Editorial: Conquering the appeal of tobacco

Tobacco is toxic and highly addictive. Used exactly as its manufacturers intend, it can kill. It is a major cause of cancer, heart attacks, strokes and severe respiratory conditions such as emphysema and asthma. Around 5000 people die from smoking-related causes in this country each year.

Yet incredibly, despite the dangers of tobacco having been well-documented and widely known for decades, one in five New Zealanders over the age of 15 is a smoker. The figure starkly illustrates the unfathomable attractiveness of tobacco to the thousands who start using it each year, as well as the gripping power of its physical and psychological addictiveness. Only 6 per cent of those who try to quit each year succeed.

That figure must rise exponentially if the Government's goal of making New Zealand smoke-free by 2025 is to be met. The target does not mean banning tobacco altogether, but reducing the prevalence of smoking and the availability of commercial tobacco to such low levels that New Zealand is essentially smoke-free. It has been suggested that could mean getting the smoking rate to less than 5 per cent of the population.

It is an ambitious aim, but one the Government should try to achieve, using the many measures at its disposal. One is to hike prices, though that must be carefully balanced. A Health Ministry suggestion that tobacco tax should rise till a pack of 20 cigarettes costs $100 by around 2020 would undoubtedly make smoking unaffordable for most, but would also see a big rise in black market products, smuggling and crime. The Government was right to dismiss it in favour of more measured rises, like the 10 per cent a year increases for the past three years.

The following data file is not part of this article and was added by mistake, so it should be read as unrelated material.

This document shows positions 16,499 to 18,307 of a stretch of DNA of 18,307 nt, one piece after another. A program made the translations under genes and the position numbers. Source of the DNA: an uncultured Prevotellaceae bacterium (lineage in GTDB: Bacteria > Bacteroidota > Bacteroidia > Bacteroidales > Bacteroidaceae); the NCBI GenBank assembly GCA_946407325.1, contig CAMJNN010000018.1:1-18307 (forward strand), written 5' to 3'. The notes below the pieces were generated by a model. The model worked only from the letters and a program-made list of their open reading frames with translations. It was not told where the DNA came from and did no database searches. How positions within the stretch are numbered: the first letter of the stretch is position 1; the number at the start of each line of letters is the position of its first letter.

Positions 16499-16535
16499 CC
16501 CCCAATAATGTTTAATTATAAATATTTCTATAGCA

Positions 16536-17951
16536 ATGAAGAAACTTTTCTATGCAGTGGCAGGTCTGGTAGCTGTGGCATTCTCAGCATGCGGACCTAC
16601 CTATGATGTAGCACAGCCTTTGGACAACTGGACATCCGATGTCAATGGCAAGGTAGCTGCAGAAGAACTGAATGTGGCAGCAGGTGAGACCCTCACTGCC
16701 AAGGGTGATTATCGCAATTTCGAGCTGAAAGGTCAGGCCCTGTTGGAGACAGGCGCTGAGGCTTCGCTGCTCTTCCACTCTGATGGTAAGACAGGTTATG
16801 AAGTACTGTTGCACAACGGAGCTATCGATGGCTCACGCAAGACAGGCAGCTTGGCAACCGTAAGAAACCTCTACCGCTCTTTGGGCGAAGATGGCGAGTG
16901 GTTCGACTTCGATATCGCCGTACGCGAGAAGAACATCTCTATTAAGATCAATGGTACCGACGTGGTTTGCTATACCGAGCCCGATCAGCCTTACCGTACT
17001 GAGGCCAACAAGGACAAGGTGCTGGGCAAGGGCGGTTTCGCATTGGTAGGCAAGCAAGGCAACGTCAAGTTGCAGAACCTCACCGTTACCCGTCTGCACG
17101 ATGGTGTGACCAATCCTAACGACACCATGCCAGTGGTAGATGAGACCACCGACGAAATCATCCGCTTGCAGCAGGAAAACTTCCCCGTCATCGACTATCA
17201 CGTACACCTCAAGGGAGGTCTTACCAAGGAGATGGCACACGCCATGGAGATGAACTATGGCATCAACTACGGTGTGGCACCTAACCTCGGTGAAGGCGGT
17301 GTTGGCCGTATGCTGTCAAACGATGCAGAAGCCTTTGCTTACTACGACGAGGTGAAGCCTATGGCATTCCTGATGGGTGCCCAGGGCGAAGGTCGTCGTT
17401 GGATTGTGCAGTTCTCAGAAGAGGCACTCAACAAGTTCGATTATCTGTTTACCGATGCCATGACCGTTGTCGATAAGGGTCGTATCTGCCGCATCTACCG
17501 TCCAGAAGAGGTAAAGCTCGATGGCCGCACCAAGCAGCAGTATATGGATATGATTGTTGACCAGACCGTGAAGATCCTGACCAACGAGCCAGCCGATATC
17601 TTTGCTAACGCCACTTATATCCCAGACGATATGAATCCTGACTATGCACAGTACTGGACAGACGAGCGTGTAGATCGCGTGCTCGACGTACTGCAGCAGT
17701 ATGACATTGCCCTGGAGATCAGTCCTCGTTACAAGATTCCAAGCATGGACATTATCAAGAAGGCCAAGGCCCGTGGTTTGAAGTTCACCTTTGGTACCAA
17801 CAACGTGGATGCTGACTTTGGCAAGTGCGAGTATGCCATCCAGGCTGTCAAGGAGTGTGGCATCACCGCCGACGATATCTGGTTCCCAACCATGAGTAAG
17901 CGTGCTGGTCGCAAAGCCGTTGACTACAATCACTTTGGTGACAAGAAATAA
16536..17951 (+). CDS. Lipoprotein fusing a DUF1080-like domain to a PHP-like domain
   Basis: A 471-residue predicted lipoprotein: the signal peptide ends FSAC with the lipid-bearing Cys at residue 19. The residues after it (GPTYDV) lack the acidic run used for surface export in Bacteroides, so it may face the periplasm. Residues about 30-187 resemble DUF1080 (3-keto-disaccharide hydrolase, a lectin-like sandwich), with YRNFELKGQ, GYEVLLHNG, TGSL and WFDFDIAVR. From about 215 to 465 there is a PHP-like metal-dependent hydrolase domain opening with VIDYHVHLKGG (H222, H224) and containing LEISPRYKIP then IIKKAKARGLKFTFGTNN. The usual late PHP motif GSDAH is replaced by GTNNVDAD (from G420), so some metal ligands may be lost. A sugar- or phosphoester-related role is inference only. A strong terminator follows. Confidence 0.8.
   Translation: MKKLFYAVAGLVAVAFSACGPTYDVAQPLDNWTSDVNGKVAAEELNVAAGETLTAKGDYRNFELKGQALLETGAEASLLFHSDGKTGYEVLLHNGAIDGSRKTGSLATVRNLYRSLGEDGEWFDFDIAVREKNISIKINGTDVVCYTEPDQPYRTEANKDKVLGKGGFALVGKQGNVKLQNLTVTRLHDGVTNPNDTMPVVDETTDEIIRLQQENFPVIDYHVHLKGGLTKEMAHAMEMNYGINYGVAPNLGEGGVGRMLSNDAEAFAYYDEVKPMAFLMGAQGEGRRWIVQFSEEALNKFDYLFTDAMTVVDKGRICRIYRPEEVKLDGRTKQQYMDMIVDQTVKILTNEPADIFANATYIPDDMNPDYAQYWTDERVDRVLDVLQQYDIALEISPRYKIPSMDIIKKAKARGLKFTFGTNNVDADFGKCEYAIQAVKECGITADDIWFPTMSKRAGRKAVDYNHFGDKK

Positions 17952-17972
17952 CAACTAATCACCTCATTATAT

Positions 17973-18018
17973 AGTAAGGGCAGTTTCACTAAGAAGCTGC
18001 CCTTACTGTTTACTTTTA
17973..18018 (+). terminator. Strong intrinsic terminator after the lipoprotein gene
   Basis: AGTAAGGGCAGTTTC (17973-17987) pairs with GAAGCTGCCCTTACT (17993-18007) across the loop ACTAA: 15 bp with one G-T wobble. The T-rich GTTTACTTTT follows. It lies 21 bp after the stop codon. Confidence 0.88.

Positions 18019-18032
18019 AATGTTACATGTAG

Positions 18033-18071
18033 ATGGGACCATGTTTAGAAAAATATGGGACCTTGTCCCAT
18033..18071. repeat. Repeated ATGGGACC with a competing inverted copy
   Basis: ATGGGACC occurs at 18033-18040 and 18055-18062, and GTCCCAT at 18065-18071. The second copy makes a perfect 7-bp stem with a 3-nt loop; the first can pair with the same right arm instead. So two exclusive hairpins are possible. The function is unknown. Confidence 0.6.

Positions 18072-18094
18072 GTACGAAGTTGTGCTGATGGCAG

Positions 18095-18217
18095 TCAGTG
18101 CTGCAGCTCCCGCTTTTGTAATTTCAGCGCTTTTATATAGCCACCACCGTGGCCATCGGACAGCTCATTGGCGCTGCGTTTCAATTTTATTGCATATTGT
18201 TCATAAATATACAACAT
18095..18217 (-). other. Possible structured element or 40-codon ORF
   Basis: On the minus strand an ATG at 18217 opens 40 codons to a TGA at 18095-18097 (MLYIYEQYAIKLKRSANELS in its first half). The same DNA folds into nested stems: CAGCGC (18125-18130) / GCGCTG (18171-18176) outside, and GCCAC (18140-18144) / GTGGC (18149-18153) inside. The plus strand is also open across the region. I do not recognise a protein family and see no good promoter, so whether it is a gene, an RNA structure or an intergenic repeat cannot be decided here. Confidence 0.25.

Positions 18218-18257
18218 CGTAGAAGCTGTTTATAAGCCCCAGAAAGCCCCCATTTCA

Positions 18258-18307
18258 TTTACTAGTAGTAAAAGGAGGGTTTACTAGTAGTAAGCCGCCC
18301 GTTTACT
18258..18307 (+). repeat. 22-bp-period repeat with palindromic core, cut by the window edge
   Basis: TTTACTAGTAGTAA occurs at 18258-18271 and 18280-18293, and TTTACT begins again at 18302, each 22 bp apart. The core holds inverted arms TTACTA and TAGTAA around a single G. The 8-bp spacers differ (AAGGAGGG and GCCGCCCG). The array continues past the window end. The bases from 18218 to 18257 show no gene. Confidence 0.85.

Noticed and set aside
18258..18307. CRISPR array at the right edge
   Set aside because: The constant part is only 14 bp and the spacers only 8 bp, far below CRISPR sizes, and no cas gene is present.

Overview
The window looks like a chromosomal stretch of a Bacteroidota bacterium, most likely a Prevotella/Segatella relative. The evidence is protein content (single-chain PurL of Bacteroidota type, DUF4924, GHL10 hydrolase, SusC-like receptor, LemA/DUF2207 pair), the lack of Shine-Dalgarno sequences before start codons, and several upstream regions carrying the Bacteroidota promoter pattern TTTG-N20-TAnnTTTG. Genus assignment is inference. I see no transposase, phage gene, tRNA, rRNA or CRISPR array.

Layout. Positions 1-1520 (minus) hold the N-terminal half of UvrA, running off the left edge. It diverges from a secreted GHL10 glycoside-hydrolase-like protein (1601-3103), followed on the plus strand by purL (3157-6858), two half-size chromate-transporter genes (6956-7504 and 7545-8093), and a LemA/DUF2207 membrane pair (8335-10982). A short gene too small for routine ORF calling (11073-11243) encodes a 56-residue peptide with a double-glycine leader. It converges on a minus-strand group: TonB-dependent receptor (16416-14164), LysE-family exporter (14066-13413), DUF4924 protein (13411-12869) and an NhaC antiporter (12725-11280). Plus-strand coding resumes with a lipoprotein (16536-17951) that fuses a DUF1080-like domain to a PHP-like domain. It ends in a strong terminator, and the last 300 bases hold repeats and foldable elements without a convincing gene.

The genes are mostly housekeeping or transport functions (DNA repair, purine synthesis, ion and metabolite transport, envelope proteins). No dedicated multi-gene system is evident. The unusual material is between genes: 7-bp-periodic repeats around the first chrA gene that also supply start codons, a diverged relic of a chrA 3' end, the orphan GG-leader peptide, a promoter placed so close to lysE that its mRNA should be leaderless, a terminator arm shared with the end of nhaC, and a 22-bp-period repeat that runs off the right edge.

The effect of those is still being evaluated, but there is some evidence they have reduced at least the amount people smoke, if not the number of actual smokers. The volume of roll-your-own tobacco sold in New Zealand decreased by nearly 15 per cent last year, and cigarette sales were down by more than 6 per cent, suggesting significant price rises have an immediate impact.

Of course, reducing tobacco sales will reduce the $1 billion a year the Government gets from taxing it, but that needs to be weighed against the nearly $2b a year smoking-related illnesses cost the health sector and the untold cost of lost working hours and productivity.

The Government is also right to pursue its plan to introduce plain packaging. The howls of protest from the tobacco companies should reassure Associate Health Minister Tariana Turia, who is pushing the Government to meet the 2025 target, that she is on the right track.

The claim it will have no effect flies in the face of the slogans, campaigns and packaging cigarette companies have used for years, including images of pristine beaches, snowy mountains and mint green colours all designed to promote tobacco as refreshing and clean. It is anything but.

The Dominion Post